Stargazers: See a planetary string of pearls


A beautiful string of planetary pearls shines at dawn right now, but one of the coolest sights of the early morning sky is one that's completely invisible.

Well, sort of.

Stargazers who know something about astronomy can find it on most nights and mornings but, unfortunately, most will not realize its true significance. I'm referring, of course, to the geometric plane of our solar system.

We know that our solar system includes the planets, the sun, moon, comets, asteroids and tons of other stuff, like dust and chunks of ice and rock. Nearly everything orbits the sun in a geometric plane, the result of our planetary system's birth from a rapidly spinning disk billions of years ago.

From within, we see this plane as an arc across our sky; it represents the general paths that the sun, moon and planets take on their journeys through the starry heavens. We call it the "ecliptic" because it is along this arc that the sun and moon appear to travel and, therefore, the only place where eclipses can occur.

The ancients recognized this arc also, but, of course, did not understand its significance. So they devised 12 stellar groupings to mark its position, and knew it as the zodiac among which their gods appeared to wander. This week, the zodiac constellations that appear at dawn are — from west to east: Leo, Virgo, Libra, Scorpius and Sagittarius.

And this week sky watchers can find along the ecliptic all five visible planets ... and the moon!

At dawn or shortly before, gaze toward the southwestern sky and you'll see the bright planet Jupiter, the second brightest planet. Farther toward the east (and almost due south at dawn) you'll spot the Red Planet Mars. Though it doesn't appear terribly bright right now, it will later in the spring when it comes closer to the Earth.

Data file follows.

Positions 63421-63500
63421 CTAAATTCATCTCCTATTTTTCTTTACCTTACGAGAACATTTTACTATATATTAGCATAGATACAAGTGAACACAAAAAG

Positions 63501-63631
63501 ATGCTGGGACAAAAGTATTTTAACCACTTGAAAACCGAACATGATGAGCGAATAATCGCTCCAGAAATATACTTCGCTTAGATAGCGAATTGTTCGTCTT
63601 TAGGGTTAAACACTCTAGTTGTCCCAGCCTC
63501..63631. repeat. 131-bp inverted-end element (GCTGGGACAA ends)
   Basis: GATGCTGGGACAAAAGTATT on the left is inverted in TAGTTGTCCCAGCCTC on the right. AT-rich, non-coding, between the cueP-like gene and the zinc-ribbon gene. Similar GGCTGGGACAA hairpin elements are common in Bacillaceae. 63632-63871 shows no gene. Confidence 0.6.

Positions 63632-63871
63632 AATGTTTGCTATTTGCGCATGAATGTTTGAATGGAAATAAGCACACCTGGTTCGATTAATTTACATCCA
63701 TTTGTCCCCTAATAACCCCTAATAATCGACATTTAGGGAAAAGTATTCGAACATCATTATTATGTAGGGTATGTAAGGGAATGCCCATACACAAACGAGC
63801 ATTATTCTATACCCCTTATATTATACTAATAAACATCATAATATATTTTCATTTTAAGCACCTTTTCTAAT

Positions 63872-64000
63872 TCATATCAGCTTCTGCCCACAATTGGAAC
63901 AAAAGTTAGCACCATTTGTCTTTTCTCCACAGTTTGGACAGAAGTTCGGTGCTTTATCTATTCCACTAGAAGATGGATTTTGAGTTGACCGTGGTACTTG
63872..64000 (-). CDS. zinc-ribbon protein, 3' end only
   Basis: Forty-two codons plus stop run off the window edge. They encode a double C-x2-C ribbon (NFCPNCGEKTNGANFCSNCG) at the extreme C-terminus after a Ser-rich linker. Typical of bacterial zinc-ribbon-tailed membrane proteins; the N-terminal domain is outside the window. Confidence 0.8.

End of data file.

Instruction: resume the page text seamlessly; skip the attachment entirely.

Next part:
Trace a line between these two planets and you've got the beginning of the ecliptic. Farther to the east you'll encounter Saturn, just short distance from — and slightly brighter than — the reddish star Antares.

Next on the arc of the ecliptic, you'll find brilliant Venus low in the southeast. And below it, very close to the southeastern horizon, you should spot Mercury.

Since this arc also represents the general path that the moon takes as it orbits the Earth each month, watch during the week as the waning moon glides along it from morning to morning. At dawn on Jan. 27, the moon will appear just below and to the west of Jupiter; on Jan. 28 it will appear to its east.

By Feb. 1, you will see the last quarter moon next to Mars, and on Feb. 3 above Saturn. And on Feb. 6, the thin crescent moon will form a nice triangle with Venus and Mercury.

Stargazers who are uninformed about the workings of our solar system and its appearance in the sky will undoubtedly interpret this configuration as an "alignment" of the planets — something with important supernatural significance.

I'm not too worried, though... the planets have behaved this way for billions of years. If ever they don't align this way, then I'll be worried!

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